In Beijing, humanized mice help HIV vaccine research

BEIJING -- Breeding mice with human blood could be crucial for finding a HIV vaccine, Chinese researchers say.

BEIJING -- In an underground laboratory beneath Peking University, thousands of mice with varying amounts of human blood running in their veins nibble at sterilized food pellets.

Scientists hope that the genetically engineered rodents can test possible vaccines for the HIV virus. “A good animal model is critical for vaccine research,” Hongkui Deng, head of a Peking University team breeding mice with human immune systems. “We need models which resembles a human as closely as possible,” he said.

Scientists can create mice with “humanized” immune systems, including human blood cells, by injecting the animals with human stem cells. But the process requires a large number of stem cells, which are usually gathered from human umbilical cords. Those cords, and the cells they contain, are in short supply.

To deal with the shortage, Deng’s team is attempting to grow stem cells from human skin cells, which are reprogrammed by being injected with new chromosomes. “In theory, the method could provide an unlimited supply of stem cells,” Deng said.

The mice's own immune system is genetically "switched off" before they are injected with human cells, so they are kept in sterilized conditions.

Stem cell research has developed rapidly in China, which is now the world’s fifth largest publisher of peer-reviewed papers on the subject. China benefited from the fact that stem cell research is a young science, according to Deng. “Chinese researchers started from the same position as foreign researchers, unlike in other fields where we had to catch up,” he said.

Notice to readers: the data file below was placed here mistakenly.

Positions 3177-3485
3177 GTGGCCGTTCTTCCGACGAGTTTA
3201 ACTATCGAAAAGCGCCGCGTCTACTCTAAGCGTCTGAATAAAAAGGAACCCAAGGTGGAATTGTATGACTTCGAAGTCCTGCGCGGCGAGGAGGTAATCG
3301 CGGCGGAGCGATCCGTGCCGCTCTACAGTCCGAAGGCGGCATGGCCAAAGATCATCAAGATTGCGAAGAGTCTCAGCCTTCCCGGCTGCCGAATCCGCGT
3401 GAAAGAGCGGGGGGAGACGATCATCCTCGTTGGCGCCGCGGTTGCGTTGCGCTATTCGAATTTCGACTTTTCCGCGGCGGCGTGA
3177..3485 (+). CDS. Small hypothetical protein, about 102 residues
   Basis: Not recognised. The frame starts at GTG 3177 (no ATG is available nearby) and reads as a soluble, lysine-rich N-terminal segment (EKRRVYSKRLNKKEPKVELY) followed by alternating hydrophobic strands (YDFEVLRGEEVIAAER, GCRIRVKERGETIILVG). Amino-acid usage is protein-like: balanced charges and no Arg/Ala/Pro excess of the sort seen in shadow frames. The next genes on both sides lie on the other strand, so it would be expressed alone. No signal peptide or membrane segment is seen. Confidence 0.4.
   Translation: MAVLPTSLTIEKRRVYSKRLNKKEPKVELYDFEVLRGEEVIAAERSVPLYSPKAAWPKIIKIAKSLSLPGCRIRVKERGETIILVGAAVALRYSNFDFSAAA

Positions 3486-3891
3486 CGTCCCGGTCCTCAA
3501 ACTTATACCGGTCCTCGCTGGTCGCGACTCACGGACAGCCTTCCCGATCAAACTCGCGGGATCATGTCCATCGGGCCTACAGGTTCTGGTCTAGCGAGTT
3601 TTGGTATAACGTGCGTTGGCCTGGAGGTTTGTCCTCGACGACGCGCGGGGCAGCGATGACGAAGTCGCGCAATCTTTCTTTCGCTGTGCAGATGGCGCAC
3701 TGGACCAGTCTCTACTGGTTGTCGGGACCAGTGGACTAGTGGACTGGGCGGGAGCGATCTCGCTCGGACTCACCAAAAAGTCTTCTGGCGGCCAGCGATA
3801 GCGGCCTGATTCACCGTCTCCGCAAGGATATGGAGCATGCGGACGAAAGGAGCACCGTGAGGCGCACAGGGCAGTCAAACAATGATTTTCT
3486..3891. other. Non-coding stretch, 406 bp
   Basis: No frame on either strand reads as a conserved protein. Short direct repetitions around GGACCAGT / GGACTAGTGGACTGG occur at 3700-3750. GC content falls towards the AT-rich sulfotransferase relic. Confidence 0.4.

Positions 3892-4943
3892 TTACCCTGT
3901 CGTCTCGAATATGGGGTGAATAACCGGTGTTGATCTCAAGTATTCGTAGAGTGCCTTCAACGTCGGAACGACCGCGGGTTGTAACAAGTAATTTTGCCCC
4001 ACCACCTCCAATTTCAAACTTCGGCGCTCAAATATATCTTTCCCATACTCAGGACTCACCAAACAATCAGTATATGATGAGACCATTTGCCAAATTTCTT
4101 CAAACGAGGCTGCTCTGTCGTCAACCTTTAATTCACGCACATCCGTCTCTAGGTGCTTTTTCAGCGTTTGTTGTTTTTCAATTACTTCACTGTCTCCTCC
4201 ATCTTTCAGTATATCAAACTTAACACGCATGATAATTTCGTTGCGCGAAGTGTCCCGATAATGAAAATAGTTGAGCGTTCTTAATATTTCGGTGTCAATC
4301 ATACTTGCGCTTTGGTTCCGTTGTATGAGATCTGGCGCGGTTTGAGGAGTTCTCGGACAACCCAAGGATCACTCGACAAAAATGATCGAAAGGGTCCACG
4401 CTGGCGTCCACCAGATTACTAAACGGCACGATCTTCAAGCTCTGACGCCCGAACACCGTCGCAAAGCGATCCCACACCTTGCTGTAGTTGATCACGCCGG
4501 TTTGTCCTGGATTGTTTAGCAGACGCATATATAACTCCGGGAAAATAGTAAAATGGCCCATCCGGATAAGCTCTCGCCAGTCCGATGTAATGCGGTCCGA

China’s universities still lack world-beating science programs, which is why China needs to tempt researchers back from overseas. Deng earned a PhD in the US, but returned to China in 2003. “I was excited by the pace of change here, in science and society” he said.

Deng was also encouraged to return to China by promises of generous funding for research. “Financial support for stem cell research mainly comes from the government,” Deng said. “Industry support is currently much more limited than in the US.”

Hongkui Deng's office, complete with Einstein poster.

Deng's work one him two million dollars from The Bill and Melinda Gates Foundation last year, making him one of only two Chinese researchers to win a Gates grant. “They identified a lack of animal models as one of the key bottlenecks in vaccine research,” Deng said. His research will be made freely available under the Gates Foundation’s Global Access Policy, he said.

The new funds will be spent on equipment, including supplies of mice. “We have published several studies already,” Deng said. “It's a process with multiple steps, and we are about halfway there.”

This post was originally published on